© 2017-2027 by Exceptional Advocacy Services. All rights reserved. ​​
Disclaimer:  Exception Advocacy Services is not a law firm. We do not practice law nor provide legal advice.

Copyright for all logos and resource materials belong to the original owner

The Difference Between Special Education Advocates and Attorneys

Should you hire a special education attorney or an advocate? Here are the different roles of advocates and lawyers, and what each can do for you and your child, according to an article written by Andrew Lee on understood.org:

Special Education Advocate

 

A person who guides you through the special education process.

 

An advocate can:

 

  • Negotiate with the school on your behalf

  • Facilitate IEP and other meetings with the school, including mediation

  • Advise you on educational services and supports

  • Recommend specialists, service providers, evaluators and school

  • Help you write letters to the school

  • Review your child’s IEP or 504 plan

  • Give you information about the law

  • They may have expertise in areas like:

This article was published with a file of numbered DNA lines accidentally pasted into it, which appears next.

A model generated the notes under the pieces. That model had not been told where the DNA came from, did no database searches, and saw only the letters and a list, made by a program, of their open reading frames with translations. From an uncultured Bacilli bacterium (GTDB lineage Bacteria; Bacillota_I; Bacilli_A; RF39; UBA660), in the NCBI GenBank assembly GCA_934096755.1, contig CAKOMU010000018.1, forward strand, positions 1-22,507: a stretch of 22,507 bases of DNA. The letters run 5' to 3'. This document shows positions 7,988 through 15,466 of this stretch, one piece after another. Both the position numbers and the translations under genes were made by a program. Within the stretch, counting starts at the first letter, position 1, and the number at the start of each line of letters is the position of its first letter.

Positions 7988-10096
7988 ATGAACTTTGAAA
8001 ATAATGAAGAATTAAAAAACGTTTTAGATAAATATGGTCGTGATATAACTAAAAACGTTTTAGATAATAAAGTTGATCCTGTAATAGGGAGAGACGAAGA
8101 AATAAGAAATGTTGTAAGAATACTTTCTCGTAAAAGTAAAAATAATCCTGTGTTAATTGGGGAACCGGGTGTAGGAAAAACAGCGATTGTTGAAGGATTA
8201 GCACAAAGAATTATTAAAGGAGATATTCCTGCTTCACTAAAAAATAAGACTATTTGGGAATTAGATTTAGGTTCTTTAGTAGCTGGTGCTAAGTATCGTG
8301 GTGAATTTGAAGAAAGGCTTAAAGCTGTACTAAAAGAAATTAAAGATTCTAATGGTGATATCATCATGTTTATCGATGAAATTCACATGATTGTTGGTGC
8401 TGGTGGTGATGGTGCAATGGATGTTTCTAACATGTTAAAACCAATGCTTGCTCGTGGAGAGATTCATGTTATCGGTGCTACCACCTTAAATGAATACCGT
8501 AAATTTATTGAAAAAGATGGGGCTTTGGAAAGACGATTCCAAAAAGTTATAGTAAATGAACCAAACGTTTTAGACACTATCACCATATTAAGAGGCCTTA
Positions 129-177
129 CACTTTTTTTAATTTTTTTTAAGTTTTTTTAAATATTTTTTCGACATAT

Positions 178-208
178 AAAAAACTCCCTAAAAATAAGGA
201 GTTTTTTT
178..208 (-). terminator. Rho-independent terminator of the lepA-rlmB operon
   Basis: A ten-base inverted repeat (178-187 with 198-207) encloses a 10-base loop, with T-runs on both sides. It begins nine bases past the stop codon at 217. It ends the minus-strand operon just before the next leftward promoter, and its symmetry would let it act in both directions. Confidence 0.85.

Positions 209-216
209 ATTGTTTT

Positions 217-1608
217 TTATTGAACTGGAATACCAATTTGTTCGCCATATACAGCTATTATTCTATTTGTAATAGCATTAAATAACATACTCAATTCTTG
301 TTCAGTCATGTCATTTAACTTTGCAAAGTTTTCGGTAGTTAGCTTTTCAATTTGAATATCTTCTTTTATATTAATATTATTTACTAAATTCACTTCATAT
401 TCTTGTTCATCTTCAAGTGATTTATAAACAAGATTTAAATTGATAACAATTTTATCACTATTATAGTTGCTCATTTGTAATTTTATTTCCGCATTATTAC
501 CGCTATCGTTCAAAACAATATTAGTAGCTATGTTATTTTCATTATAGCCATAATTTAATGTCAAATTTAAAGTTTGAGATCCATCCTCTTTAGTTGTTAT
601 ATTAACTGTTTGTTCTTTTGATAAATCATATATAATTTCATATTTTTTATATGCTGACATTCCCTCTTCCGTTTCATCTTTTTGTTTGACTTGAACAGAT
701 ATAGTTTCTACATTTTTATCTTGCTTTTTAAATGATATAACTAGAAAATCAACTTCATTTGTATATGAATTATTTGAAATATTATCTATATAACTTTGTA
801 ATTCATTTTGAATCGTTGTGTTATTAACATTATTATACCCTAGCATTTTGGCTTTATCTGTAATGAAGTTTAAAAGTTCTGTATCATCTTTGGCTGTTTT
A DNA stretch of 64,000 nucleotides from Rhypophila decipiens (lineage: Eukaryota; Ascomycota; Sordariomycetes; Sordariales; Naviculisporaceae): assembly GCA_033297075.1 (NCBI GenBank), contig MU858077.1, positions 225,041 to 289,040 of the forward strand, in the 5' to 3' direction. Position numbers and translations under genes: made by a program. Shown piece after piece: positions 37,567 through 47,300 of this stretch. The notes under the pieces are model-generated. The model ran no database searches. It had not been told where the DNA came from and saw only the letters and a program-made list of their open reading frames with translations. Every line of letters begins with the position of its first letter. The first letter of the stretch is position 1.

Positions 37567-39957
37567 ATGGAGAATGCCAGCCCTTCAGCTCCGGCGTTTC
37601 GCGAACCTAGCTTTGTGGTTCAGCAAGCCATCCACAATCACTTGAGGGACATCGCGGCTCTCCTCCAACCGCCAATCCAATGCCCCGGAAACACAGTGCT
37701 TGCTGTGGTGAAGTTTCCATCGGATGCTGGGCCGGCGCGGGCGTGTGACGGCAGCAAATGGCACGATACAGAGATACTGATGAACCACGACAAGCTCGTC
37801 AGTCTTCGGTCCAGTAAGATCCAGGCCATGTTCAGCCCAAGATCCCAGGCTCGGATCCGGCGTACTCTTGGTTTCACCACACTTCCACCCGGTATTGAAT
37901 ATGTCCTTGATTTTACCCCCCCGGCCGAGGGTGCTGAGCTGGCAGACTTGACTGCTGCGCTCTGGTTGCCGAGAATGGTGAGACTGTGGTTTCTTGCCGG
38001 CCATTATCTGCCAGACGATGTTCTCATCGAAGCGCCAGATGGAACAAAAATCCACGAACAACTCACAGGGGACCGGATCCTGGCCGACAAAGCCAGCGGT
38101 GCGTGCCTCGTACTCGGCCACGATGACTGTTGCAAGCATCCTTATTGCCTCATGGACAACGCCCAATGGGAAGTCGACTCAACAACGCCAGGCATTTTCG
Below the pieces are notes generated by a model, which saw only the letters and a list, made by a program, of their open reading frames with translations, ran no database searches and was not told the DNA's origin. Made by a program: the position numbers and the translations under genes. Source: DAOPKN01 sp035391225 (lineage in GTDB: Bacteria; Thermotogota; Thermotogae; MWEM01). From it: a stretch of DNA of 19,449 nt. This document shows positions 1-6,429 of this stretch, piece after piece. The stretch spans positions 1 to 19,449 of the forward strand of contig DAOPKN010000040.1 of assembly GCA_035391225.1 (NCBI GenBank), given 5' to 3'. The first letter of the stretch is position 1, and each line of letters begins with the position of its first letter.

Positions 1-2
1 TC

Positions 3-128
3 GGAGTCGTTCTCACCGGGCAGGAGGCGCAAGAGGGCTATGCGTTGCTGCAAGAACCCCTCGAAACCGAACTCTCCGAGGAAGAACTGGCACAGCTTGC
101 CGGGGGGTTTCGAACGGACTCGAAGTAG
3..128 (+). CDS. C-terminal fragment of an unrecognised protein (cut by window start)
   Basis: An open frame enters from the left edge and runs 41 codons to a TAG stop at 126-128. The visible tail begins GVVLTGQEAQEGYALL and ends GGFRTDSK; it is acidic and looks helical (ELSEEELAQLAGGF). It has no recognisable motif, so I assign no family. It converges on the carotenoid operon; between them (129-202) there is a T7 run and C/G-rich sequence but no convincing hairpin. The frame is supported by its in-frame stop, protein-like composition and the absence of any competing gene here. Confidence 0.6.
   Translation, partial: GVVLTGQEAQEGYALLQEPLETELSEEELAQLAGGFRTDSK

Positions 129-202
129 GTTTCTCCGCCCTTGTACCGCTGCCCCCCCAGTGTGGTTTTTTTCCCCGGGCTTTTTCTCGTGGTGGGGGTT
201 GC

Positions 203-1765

1. Teaching methods

  2. Specific learning and attention issues, or other disabilities

  3. Behavior strategies

  4. Evaluations

  5. Mediating disputes

  6. Knowledge of programs in different private and public schools

  7. Assistive technology

  8. Special education law

 

An advocate can’t:

  • Give you legal advice about your child’s rights

  • Prepare legal complaints and papers

  • Represent you as legal counsel in a lawsuit in state or federal court

  • Your state may have specific rules on what advocates can and can’t do.

Attorney

 

A professional with a law degree who represents you when you’re considering dispute resolution or legal action against a school.

An attorney can:

 

  • Negotiate with the school on your behalf

  • Give you legal advice about your child’s rights

  • Review your child’s IEP or 504 plan from a legal perspective

  • Write letters to the school on your behalf

  • Prepare legal complaints and papers

  • Represent you in a mediation, due process hearing or impartial hearing

  • Represent you in a lawsuit in state or federal court

What special skills they may have:

 

Attorneys may also be former teachers and specialists. But more often, they aren't.

Even if they are, attorneys may be reluctant to offer specific advice in non-legal areas, like teaching methods.

 

Special education advocates and attorneys can help your child in different ways. Understanding the differences is important as you try to get the help your child needs.

Reference: The DIfference Between Special Education Advocate and Attorney